(Fun fact: the imaginary ghosts were actually moved there secretly in 1959 (1978 for the 14 A-class war criminals), it was not announced that the imaginary ghosts were moved until some time later for fear of causing a diplomatic incident. Shame on the Japanese government for hiding their movements of imaginary ghosts! Without complete transparency of these completely transperent spirits, how can we know that they haven’t been moved directly into Chinese premiere Hu Jintao’s left nostril? It must be awesome having a job where you can start international conflicts over the placement of things that don’t actually exist.)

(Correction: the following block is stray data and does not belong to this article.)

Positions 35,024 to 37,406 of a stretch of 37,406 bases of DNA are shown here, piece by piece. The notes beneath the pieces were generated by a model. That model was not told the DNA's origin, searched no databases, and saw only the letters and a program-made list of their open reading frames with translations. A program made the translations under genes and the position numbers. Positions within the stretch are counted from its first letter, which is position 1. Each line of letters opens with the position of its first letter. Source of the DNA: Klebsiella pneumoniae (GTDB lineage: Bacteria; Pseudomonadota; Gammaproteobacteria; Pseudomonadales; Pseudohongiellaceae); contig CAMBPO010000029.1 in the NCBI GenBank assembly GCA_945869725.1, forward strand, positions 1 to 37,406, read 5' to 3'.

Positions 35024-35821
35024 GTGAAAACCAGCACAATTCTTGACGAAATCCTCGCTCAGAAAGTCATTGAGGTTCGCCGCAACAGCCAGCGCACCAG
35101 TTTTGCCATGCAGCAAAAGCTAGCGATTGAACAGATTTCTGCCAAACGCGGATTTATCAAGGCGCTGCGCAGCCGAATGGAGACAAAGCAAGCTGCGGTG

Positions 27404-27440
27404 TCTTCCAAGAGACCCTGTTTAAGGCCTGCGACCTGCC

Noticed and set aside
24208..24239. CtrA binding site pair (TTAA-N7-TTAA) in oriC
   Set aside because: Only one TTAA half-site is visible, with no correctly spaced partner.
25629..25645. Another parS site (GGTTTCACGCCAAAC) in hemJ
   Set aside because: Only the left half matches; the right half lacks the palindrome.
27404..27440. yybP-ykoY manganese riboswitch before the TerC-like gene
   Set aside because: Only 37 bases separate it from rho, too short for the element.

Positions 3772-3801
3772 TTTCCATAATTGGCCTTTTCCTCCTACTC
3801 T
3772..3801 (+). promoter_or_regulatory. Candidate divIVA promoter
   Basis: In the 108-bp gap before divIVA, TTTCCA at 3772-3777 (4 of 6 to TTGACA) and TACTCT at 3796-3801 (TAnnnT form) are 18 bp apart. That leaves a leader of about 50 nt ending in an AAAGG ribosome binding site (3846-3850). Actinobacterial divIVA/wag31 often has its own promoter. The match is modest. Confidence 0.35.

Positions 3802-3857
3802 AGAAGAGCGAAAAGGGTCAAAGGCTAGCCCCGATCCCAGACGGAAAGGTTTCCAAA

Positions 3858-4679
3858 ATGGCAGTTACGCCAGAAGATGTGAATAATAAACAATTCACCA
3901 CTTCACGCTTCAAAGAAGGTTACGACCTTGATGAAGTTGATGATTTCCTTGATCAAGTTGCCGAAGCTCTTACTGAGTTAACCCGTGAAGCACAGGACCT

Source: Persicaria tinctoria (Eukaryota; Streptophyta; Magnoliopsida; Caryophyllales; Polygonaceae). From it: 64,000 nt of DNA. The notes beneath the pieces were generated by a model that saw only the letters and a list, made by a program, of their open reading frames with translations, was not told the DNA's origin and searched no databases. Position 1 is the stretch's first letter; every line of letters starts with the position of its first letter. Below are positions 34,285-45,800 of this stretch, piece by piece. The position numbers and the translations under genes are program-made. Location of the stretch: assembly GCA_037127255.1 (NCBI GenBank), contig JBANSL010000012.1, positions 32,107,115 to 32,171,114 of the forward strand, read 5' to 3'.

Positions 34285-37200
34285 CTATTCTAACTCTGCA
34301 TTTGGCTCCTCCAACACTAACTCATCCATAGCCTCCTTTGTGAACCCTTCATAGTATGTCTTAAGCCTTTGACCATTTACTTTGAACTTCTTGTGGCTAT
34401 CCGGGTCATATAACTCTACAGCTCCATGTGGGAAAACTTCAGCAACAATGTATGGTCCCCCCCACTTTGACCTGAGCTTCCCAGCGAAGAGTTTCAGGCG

Of course, no international relationship would be complete without a territorial dispute over a barren rock. Introducing the Senkaku Islands! They have a total area of 7 square kilometers and a population of zero, but some geologist suggested there might be oil and/or natural gas nearby so it is likely that Japan, Taiwan, and the PRC will still be arguing over who owns them long after Tokyo, Taipei, and Beijing have transformed into futristic space cities or flattened into radioactive dust. The most recent developments here are the sinking of a Taiwanese fishing boat and a tense moment when a Japanese navy vessel sailed too close to the islands for comfort. The PRC also caused a bit of a stir when they put the JSDF on high alert by sneaking a Han class nuclear submarine into Japanese territorial waters for what it claims were technical reasons (this may actually be true, the type 091 is a deeply shitty submarine best known for giving its own sailors radiation poisoning).